Maintain humidity and check on growth for the next month on your elderberry cuttings

Prepare your Elderberry for Planting

Once the cuttings have rooted and are ready for transplanting, proper preparation is key:

  • Hardening Off: Gradually acclimate the rooted cuttings to outdoor conditions. Start by placing them outside in a sheltered, shaded area for a few hours each day, gradually increasing their exposure to direct sunlight and outdoor temperatures over a period of 7-10 days. This process is known as hardening off and helps the plants adjust to the outdoor environment.
  • Site Selection: Choose a planting site with well-drained soil and adequate sunlight. Elderberries thrive in full sun to partial shade and prefer slightly acidic to neutral soil pH (6.0-7.0).
  • Soil Preparation: Prepare the planting site by loosening the soil and incorporating organic matter such as compost to improve soil structure and fertility. This will provide the young plants with the nutrients they need to establish strong roots.

Plant your Elderberry Plants

Once your plants have rooted and are ready to plant outside, there are a few last things to remember when planting them outside.

  • Planting Holes: Dig planting holes that are large enough to accommodate the root system of the young plants. The holes should be about twice the diameter of the root ball and just deep enough so that the plants are at the same depth they were in the rooting medium.
  • Spacing: Space the plants 5-8 feet apart to allow room for growth and air circulation. Elderberries can form large bushes, so adequate spacing is important to prevent overcrowding.
  • Planting: Place each plant in its prepared hole, ensuring the roots are spread out and not crowded. Backfill the hole with soil, firming it gently around the base of the plant to eliminate air pockets.
  • Watering: Water the newly planted elderberries thoroughly to settle the soil around the roots. Continue to water regularly, especially during dry periods, to help the plants establish a strong root system.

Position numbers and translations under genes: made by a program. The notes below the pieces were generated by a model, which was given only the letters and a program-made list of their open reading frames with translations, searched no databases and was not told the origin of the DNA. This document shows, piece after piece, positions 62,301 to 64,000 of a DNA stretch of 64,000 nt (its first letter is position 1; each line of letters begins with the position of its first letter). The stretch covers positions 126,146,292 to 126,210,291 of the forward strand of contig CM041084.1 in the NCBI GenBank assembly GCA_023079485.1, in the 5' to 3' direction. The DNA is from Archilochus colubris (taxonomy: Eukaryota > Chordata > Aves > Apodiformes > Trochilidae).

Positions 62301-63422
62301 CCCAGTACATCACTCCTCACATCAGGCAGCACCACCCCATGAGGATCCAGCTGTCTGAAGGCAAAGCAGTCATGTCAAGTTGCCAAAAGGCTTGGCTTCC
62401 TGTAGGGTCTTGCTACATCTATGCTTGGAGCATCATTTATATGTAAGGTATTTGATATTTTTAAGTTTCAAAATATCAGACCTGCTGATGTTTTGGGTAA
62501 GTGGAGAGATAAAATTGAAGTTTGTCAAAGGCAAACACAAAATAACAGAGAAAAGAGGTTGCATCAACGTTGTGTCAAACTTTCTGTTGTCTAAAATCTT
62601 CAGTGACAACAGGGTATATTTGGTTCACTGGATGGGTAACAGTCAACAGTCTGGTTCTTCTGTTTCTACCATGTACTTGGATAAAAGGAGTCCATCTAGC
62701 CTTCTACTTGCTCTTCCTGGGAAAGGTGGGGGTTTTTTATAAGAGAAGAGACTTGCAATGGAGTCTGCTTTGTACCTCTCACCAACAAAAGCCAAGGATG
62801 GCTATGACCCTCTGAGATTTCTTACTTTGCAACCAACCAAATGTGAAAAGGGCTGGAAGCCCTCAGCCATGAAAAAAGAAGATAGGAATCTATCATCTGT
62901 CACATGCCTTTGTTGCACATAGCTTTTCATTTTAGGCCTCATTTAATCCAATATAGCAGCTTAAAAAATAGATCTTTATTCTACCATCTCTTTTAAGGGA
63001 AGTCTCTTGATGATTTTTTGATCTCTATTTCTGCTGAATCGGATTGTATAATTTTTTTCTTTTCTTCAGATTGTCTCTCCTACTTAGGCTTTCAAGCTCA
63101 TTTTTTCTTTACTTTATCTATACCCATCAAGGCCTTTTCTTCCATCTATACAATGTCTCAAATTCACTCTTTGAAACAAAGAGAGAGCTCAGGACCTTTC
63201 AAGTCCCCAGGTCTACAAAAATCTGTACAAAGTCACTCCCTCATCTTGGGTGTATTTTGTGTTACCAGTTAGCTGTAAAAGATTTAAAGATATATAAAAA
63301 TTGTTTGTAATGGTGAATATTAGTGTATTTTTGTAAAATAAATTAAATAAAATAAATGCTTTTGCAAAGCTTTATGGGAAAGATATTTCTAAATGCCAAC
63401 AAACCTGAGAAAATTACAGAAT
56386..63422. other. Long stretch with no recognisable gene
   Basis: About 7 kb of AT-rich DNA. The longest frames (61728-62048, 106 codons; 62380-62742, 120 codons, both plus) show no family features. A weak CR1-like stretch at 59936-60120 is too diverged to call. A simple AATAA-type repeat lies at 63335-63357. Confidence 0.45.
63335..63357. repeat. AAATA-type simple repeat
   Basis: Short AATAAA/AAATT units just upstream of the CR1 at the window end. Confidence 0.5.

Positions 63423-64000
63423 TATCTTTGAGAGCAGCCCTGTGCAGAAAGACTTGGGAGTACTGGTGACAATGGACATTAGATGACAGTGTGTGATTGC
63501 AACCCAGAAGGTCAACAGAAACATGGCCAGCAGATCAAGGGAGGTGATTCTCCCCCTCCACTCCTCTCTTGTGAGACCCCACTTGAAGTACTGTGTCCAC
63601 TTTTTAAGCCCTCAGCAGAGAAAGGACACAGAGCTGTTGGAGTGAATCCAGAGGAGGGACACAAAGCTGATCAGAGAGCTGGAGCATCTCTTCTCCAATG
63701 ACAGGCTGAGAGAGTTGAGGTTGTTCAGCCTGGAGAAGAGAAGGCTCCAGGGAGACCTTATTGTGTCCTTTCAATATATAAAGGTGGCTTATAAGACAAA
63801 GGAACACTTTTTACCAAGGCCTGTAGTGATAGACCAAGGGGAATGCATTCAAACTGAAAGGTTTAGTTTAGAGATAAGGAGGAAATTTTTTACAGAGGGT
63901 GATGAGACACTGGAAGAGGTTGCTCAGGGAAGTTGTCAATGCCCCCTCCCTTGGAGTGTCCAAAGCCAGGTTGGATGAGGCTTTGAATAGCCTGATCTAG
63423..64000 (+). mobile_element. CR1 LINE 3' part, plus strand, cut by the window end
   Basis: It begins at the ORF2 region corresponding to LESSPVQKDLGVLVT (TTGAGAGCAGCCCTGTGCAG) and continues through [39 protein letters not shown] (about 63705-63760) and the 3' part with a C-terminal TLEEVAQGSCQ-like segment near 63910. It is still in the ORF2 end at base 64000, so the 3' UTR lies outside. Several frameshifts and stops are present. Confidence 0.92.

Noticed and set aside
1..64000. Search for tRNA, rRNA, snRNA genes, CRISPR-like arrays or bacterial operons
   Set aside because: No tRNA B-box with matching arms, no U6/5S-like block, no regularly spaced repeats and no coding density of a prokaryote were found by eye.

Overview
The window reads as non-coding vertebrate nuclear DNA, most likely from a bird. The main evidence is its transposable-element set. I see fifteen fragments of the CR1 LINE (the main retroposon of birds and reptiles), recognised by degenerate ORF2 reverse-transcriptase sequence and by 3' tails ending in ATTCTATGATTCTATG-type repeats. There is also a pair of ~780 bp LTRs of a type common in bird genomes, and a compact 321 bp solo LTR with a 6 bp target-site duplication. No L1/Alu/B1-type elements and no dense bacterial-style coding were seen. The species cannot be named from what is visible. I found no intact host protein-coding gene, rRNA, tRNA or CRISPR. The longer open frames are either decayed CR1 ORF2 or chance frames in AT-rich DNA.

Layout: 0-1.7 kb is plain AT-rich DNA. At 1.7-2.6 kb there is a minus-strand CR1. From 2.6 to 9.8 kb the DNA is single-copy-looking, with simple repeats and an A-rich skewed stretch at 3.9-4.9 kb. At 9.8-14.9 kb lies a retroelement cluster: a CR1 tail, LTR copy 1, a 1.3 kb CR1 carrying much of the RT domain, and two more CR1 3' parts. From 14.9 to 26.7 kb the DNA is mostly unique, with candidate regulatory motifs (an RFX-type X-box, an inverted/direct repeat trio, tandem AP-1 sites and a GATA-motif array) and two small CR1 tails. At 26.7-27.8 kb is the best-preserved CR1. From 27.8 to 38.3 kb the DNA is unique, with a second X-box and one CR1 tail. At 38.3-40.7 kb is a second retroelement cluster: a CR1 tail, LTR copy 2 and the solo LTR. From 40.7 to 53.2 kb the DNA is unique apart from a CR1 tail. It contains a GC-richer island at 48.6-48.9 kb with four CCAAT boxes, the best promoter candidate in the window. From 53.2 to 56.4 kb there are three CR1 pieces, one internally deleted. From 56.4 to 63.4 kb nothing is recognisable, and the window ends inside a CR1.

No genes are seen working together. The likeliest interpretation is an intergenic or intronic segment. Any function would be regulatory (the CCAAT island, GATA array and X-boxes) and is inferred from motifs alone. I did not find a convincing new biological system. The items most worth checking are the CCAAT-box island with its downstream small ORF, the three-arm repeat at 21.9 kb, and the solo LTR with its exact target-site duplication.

• Mulching: Apply a layer of mulch around the base of the plants to conserve moisture, suppress weeds, and regulate soil temperature. Keep the mulch a few inches away from the stem to prevent rot.

General Tips for Growing Elderberry

  • Choose the Right Location: Plant elderberries in a location that receives full sun to partial shade. They thrive in well-drained, fertile soil.
  • Soil Preparation: Ensure the soil is rich in organic matter. Amend the planting site with compost to improve soil structure and fertility.
  • Proper Spacing: Space plants about 6-10 feet apart to allow for adequate air circulation and growth.
  • Watering: Keep the soil consistently moist, especially during the first year after planting. Elderberries prefer evenly moist soil but can tolerate short periods of drought.
  • Fertilization: Apply a balanced fertilizer in early spring to encourage healthy growth. Avoid over-fertilizing, as this can lead to excessive vegetative growth at the expense of fruit production.
  • Pruning: Prune annually in late winter or early spring to remove dead or weak branches and to encourage new growth. This helps maintain the plant’s shape and promotes better fruiting.
  • Pest and Disease Management: Monitor for common pests such as aphids and elder shoot borers. Employ integrated pest management strategies to keep pests under control. Regularly inspect plants for signs of disease, such as powdery mildew or leaf spot.
  • Mulching: Apply a layer of mulch around the base of the plants to help retain soil moisture, suppress weeds, and regulate soil temperature.
  • Pollination: Elderberries are partially self-fertile but benefit from cross-pollination. Planting more than one variety can enhance fruit set and yield.
  • Harvesting: Harvest elderflowers in early summer and berries in late summer to early fall when they are fully ripe and dark purple. Use them in various culinary and medicinal preparations.

What to Harvest from Your Elderberry

I love growing elderberry as you can harvest both Elderberry flowers, often called elderflowers, are highly prized for their delicate flavor and can be harvested in early summer. These fragrant blooms can be used to make elderflower cordial, a refreshing syrup that’s perfect for summer beverages, or dried for use in teas and culinary dishes.

As for the berries, typically ready for picking in late summer to early fall, they are a powerhouse of nutrients and can be transformed into a variety of delicious and healthful products such as jams, jellies, syrups, and even wine. Both elderflowers and elderberries are rich in antioxidants and have been traditionally used to support immune health. When harvesting, ensure you’re collecting from Sambucus nigra, the European elderberry, or its American counterpart, Sambucus canadensis, and always cook the berries before consumption to eliminate any toxic compounds.